Thus, both functional and structural neuroimaging studies show that general intelligence cannot be attributed to one specific region. Rather, intelligence is supported by a distributed network of brain regions in many, if not all, higher-order association cortices, also known as parietal-frontal network (Jung and Haier, 2007; Figure 1).
This network includes a large number of regions—the dorsolateral prefrontal cortex, the parietal lobe, and the anterior cingulate, multiple regions within the temporal and occipital lobes and, finally, major white matter tracts. Some limited division of function can be observed, implicating frontal and parietal areas in fluid intelligence, temporal lobes in crystallized intelligence and white matter integrity in processing speed.
Although brain imaging studies have identified anatomical and functional correlates of human intelligence, the actual correlation coefficients have consistently been modest, around 0.15–0.35 (Hulshoff Pol et al., 2006; Narr et al., 2007; Choi et al., 2008; Karama et al., 2009).
There are most likely various reasons for this, but an important conclusion is that human intelligence can only partly be explained by brain structure and functional activation of cortical areas observed in MRI. There are other factors contributing to intelligence that have to be considered.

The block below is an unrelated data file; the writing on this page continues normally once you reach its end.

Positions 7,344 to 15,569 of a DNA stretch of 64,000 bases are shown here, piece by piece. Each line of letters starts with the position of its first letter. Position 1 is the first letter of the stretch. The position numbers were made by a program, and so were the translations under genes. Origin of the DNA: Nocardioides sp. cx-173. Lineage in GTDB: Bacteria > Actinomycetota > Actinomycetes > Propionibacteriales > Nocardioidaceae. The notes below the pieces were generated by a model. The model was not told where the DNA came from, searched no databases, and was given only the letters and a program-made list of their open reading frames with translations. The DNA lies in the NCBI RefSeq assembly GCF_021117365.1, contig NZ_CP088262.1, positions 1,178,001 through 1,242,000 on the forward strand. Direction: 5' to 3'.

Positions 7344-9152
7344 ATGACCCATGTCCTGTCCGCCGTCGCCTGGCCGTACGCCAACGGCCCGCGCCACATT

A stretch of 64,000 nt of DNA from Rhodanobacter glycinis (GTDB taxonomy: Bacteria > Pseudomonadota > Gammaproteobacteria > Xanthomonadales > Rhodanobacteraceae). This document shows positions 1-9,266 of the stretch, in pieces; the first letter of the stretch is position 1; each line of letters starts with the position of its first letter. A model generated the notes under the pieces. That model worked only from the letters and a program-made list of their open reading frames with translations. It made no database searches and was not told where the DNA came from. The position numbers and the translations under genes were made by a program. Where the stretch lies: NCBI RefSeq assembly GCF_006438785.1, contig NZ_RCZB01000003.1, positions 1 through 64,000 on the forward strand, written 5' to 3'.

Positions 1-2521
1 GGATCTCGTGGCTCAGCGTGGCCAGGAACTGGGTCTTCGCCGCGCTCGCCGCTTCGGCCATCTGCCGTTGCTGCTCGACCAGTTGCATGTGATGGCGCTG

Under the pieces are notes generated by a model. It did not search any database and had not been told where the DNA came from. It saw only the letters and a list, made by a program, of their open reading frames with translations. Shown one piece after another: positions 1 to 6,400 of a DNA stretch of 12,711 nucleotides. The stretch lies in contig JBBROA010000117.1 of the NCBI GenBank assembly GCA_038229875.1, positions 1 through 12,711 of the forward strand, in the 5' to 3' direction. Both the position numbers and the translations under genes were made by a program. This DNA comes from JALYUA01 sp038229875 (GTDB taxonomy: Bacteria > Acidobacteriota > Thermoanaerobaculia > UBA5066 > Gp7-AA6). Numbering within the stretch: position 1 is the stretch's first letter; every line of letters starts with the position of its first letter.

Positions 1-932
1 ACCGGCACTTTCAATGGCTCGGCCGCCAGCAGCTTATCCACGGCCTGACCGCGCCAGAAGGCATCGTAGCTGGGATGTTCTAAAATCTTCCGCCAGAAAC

To put it in an evolutionary perspective, the human brain has outstanding cognitive capabilities compared to other species, that include many specific human abilities—abstract thinking, language and creativity.
However, human brain anatomy is not that distinct from other mammalian species and it cannot satisfactorily account for a marked evolutionary jump in intelligence. Both in its size and neuronal count, the human brain does not evolutionary stand out: elephants and whales have larger brains (Manger et al., 2013) and long-finned pilot whale cortex contains more neurons (37 billion) than that of humans (19–23 billion; Pakkenberg and Gundersen, 1997; Herculano-Houzel, 2012; Mortensen et al., 2014).
Especially the brains of our closest neighbors on the evolutionary scale, non-human primates, show remarkable resemblance. In fact, the human brain is anatomically in every way a linearly scaled-up primate brain (Herculano-Houzel, 2012), and appears to have little exceptional or extraordinary features to which outstanding cognitive abilities can be attributed.
Thus, answers to the origins of human intelligence and its variation between individuals most probably do not lie only in the gross anatomy of the brain, but rather should be sought at the level of its building blocks and computational units—neurons, synapses and their genetic make-up.
Cells of Intelligence